Apple Watch wearers can now take photos with a flick of the wrist, using the CMRA watch band.
Produced by visual communication company Glide with input from global design consultancy IDEO, the CMRA band has two HD cameras for capturing photos and videos.
The CMRA band has both a self-facing camera for video chat and an outward-facing one for photographing other subjects.
The two-megapixel self-facing camera lens is located just above the watch face, while the eight-megapixel outward-facing camera is directly adjacent to it, just beyond a sharp bend in the wrist band.
The wearer pushes an indentation on the band to start the camera and angles their wrist to get the desired composition.
Glide CEO Ari Roisman described CMRA as the realisation of a widely held dream.
"As smartwatches become independent of the phone, wrist cameras will become commonplace for capturing memories and communicating visually," said Roisman. "We are thrilled to be the first to deliver on this long-awaited vision – something science fiction has imagined for over half a century."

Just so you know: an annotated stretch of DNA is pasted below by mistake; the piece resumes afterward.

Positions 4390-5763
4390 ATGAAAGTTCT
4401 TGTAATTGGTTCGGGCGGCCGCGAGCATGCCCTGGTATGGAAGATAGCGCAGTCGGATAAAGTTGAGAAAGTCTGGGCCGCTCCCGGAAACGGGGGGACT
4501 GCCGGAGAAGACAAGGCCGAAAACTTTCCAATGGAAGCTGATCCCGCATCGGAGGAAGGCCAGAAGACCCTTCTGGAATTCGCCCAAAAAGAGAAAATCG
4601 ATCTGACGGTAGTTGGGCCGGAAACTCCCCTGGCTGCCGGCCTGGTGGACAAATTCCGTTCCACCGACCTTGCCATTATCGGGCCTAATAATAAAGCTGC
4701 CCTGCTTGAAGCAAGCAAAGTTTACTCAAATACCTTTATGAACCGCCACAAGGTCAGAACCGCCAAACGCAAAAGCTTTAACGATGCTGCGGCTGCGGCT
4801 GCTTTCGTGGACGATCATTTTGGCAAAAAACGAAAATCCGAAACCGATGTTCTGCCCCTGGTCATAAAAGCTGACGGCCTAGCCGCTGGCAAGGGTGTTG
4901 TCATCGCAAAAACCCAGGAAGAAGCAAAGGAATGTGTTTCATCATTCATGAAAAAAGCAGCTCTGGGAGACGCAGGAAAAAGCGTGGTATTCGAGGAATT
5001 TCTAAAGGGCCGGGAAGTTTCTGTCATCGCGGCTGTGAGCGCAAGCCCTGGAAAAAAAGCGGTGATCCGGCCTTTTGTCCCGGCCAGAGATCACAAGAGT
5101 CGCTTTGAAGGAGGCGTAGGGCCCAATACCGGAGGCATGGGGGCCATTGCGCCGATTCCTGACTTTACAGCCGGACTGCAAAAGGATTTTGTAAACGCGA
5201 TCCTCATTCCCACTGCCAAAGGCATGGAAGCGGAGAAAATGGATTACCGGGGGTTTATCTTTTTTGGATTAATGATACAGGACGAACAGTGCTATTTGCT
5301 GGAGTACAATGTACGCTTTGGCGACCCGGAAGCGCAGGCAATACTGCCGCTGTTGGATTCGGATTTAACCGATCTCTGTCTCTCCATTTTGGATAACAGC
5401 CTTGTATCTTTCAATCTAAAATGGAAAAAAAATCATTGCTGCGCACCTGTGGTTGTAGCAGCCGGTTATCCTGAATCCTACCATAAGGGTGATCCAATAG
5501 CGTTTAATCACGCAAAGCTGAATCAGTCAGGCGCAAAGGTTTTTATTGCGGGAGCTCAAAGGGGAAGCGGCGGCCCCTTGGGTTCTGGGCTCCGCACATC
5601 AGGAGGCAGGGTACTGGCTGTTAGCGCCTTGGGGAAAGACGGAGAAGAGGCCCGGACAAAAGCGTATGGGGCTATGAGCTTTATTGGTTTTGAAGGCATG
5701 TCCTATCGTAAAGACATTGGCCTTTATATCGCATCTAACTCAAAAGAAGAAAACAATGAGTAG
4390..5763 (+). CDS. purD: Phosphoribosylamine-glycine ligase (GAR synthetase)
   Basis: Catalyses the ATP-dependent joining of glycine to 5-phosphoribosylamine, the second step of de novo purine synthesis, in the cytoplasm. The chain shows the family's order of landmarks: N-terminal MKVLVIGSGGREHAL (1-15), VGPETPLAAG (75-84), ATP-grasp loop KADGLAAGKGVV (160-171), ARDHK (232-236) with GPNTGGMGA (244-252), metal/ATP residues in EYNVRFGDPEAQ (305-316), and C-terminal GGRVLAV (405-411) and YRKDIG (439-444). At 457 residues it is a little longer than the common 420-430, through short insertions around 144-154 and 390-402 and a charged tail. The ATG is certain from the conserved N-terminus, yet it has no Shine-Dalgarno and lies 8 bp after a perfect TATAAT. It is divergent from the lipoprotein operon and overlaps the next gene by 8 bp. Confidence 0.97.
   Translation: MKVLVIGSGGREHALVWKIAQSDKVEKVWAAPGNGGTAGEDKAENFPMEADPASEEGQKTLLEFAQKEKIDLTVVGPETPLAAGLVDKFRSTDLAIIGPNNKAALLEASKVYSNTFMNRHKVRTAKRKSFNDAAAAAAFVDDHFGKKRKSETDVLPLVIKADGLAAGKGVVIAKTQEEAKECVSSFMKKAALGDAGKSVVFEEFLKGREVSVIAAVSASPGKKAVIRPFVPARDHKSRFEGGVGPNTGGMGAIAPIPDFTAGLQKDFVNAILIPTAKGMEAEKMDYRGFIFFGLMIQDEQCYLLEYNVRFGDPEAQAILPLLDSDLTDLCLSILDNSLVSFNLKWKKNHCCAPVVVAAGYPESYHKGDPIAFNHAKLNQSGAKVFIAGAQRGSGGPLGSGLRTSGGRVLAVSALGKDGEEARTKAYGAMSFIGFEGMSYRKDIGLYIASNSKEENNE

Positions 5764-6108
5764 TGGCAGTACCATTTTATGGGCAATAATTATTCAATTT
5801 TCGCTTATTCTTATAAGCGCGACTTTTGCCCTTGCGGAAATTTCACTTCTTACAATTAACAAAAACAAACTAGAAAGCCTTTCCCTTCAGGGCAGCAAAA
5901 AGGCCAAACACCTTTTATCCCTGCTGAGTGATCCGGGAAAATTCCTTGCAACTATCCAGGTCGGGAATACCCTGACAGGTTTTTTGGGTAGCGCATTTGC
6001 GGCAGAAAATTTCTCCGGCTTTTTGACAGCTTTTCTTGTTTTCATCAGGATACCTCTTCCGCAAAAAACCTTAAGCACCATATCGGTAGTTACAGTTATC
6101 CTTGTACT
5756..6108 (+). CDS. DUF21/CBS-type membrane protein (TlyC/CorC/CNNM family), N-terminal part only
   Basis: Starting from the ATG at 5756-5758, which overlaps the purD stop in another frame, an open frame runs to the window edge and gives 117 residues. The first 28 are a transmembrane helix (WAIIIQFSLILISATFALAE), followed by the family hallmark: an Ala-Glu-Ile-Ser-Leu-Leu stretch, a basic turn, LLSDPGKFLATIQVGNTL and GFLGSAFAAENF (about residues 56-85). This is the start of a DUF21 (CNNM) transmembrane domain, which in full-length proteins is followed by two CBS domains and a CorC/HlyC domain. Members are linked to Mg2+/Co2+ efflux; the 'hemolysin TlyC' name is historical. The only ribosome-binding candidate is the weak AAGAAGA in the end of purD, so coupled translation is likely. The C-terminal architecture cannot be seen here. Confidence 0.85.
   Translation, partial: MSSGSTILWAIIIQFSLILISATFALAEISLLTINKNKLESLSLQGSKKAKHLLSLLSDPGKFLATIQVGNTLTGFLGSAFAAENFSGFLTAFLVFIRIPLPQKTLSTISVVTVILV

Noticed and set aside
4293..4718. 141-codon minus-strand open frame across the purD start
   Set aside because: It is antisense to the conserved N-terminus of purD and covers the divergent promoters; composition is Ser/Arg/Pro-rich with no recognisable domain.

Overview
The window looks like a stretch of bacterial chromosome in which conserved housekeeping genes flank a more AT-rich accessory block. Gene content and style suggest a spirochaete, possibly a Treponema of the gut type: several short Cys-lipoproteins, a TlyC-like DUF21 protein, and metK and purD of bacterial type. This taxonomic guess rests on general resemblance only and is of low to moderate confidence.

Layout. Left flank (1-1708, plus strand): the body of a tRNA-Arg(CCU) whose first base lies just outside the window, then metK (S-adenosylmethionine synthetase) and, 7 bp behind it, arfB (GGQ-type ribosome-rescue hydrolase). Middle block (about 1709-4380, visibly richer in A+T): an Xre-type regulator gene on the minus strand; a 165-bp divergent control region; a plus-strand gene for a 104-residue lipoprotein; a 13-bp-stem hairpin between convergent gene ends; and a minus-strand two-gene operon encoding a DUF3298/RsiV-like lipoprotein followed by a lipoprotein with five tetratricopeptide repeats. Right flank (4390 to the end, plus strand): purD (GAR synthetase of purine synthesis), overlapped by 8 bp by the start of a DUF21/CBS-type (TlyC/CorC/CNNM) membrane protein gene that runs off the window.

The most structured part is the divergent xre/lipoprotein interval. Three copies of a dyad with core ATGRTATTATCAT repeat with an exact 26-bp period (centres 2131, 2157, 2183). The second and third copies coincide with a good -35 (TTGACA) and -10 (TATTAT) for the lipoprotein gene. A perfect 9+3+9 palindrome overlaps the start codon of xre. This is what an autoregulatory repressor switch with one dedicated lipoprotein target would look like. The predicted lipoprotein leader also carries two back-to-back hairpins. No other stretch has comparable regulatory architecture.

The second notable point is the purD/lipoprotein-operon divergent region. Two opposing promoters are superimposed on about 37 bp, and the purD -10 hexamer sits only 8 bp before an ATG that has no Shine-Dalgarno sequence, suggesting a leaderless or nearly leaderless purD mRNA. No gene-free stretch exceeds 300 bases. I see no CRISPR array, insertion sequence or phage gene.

Glide is the company behind a visual messaging app of the same name. Roisman worked with former Apple Watch engineer Shawn Grening to develop the project in little over one year.
If they prove popular, products like CMRA could turn around flagging smartwatch sales, which fell by 32 per cent in the second quarter of 2016.
The Apple Watch recorded an even sharper drop in sales in that same period, down 55 per cent year on year, though Apple has since then released an updated model that was expected to attract renewed interest.
The CMRA band has eight gigabytes of embedded memory and a rechargeable battery. Photos captured on the band automatically sync to the iPhone's camera roll.
Available in blue, black, white or grey, the splash-resistant rubber band connects to the phone via Bluetooth or Wi-Fi.
Glide is now taking pre-orders and plans to ship the product from spring 2017.